3 Researchers Break Down COVID-19 Vaccines They’re Developing (3 Types) | Cause + Control | WIRED

published on July 2, 2020

– I called up three vaccine researchers working

on three different types of vaccines

Thank you so much for joining us,

especially given how busy you must be right now

– All right

– So, the traditional way that vaccines have been made

is to inject either a weakend or dead version

of the virus into the body so that the immune system

is prepared to fight the real thing

But, many of the COVID-19 vaccines currently

in development are using new technology

– Hello, my name is Doctor Peter Hotez,

and our team was developing a recombinant protein vaccine

– My name is Joseph Kim

Inovio is working on a DNA based vaccine for COVID-19

– My name is Katherin Jabsen, and we are working on

mRNA vaccine candidates to protect against COVID-19

[solemn music]

– There are over 30 companies working

on different types of vaccines,

and these three researchers are all

at different stages of the timeline

– We're now in the process of preparing our application

to get the green light to begin clinical trials,

– Inovio is currently conducting

a phase one studies for its vaccine

– We are currently in a phase one two trial

in the United States and in Germany

evaluating four vaccine candidates

– Coronaviruses are RNA viruses,

but your vaccine is a DNA vaccine, so how does that work?

– Inovio's DNA vaccines work by injecting snippets

of DNA as a vaccine into the person's skin cells

The DNA, once delivered, instruct the cells

to manufacture the antigens encoded by the DNA

And then, once these antigens are produced in the body,

the immune system of the person

reacts to it by generating strong immune

responses against those antigens

– An antigen is a molecule that's foreign to your body

and can elicit an immune response

DNA and RNA vaccines, instead of giving you the virus,

they're giving you some genetic code that your own cells

can use to make a small piece of the virus

That's what your immune system is exposed to,

and that's what it knows how to fight

– The beauty of this is a safe way to teach

the immune system what the real intruder would look like

So, mRNA is coding to make proteins

Our cells are loaded up with mRNAs

that are coding for many different proteins

that are required in a human cell to do

what the cell needs to do

– DNA codes for RNA, RNA contains the instructions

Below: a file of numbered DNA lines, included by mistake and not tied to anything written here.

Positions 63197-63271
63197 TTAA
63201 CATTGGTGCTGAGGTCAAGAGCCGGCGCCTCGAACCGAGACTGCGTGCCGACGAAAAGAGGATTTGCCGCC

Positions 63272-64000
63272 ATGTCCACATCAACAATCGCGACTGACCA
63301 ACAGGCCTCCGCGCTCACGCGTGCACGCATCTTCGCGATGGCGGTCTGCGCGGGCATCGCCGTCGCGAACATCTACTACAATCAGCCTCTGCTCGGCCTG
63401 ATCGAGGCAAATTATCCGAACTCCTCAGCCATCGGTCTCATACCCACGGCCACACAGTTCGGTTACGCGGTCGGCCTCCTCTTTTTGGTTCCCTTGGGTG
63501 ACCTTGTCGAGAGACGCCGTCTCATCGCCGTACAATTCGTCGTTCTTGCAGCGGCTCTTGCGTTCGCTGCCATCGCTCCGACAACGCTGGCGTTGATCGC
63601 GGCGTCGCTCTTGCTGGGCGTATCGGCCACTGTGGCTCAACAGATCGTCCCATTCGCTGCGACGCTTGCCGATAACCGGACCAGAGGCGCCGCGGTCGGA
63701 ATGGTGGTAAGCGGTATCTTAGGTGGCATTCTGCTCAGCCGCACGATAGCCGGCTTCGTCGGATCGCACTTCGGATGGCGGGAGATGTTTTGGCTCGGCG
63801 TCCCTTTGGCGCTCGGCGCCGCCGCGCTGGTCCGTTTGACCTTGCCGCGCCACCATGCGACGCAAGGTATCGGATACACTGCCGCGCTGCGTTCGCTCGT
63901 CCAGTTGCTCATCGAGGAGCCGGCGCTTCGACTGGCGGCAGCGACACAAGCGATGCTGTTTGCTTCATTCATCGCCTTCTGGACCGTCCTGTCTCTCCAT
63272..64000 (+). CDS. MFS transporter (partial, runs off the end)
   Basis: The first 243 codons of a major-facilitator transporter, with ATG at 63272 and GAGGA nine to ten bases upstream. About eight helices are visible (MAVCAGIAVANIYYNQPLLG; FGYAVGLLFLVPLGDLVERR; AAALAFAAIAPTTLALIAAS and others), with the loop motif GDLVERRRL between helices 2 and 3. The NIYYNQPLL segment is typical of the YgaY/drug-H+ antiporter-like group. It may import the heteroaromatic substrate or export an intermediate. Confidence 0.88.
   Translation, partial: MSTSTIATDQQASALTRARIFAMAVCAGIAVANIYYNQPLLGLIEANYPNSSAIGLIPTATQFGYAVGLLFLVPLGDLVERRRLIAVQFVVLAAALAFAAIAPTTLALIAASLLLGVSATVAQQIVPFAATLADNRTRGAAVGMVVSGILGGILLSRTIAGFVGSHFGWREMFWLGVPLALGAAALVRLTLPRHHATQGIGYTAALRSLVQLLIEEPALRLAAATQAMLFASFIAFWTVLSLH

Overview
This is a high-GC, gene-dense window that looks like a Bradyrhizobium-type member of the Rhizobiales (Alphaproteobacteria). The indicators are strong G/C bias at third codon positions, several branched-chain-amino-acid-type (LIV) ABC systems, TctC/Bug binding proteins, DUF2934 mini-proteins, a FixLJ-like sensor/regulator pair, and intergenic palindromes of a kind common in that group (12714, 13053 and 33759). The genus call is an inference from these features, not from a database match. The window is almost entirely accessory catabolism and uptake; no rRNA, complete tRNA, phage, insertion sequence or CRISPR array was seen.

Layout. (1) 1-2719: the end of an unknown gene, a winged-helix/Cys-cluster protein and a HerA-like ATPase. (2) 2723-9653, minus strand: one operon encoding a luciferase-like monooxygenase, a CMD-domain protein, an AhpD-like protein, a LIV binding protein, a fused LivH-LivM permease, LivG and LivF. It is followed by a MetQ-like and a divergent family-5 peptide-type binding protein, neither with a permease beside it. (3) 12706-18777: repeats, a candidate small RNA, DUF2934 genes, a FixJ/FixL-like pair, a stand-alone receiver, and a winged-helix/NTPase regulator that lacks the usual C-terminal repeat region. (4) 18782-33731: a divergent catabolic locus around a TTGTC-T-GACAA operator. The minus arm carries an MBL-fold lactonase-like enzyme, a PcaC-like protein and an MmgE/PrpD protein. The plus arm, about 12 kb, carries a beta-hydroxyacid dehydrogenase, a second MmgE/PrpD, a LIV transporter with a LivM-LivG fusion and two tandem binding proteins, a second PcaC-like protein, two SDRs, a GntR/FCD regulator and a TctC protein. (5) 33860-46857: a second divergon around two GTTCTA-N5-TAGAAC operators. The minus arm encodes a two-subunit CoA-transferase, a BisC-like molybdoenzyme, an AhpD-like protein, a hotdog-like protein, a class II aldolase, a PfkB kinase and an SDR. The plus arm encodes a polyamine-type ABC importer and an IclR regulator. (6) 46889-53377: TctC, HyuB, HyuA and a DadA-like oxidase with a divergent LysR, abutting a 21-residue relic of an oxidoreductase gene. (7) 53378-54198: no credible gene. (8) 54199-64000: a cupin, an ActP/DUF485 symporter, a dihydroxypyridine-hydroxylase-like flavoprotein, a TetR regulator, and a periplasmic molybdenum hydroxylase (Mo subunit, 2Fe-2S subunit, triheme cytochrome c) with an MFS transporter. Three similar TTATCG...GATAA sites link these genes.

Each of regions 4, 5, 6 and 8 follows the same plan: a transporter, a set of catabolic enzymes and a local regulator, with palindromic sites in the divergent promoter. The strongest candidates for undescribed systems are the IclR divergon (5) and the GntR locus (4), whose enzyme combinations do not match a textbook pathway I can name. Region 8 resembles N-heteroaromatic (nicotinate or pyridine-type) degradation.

to make proteins, and proteins are the basic building blocks

for many parts of our body

– So, we taking advantage of this,

of making a specific mRNA that now is not coding

for cellular protein, but it's actually coding

for a viral protein

– Compare this to a protein based vaccine

– A recombinant protein vaccine contains pieces

of the pathogen that we're hoping to protect against

– Can you define the recombinant protein vaccine

that your team's working on?

– You're basically immunizing with a piece of the virus,

and that piece is genetically engineered into yeast

The way our vaccine works is we formulate it

with something called alum to make it more immunogenic,

and then you inject it, and it elicits an immune response

consisting of antibody and also T cells

– How is a protein vaccine different

to an RNA or a DNA vaccine?

– Well, a protein together with the aluminum,

what's called adjuvant,

has the ability to directly

stimulate the production of antibodies

That's in contrast to an RNA or DNA vaccine

whereby the RNA or DNA has to be taken up by a cell

And then, one of your own host cells

has to manufacture parts of the protein,

and then presented to the immune response

So it's two or three degrees of separation away

from directly presenting to the immune system

The advantages of our vaccine,

it says that old established technology

that we know can make a vaccine

RNA and DNA vaccines, they've never led

to the licensure of a vaccine before

The advantage of the RNA and DNA approach

is you can make them pretty quickly

and accelerate the timeframe

– Most COVID-19 vaccine development started back

in early January when Chinese scientists

first shared the genetic sequence for this new virus

with scientists around the world

– We were working on a seasonal influenza vaccine

based on mRNA when the pandemic

came upon us fast and furiously

when the Chinese made the sequence available

of SARS CoV-2, our partners at BioNTechs,

they took the sequence and immediately started

to make COVID-19 specific mRNA constructs

– we were able to design a vaccine sequence

in three hours by applying the known DNA sequence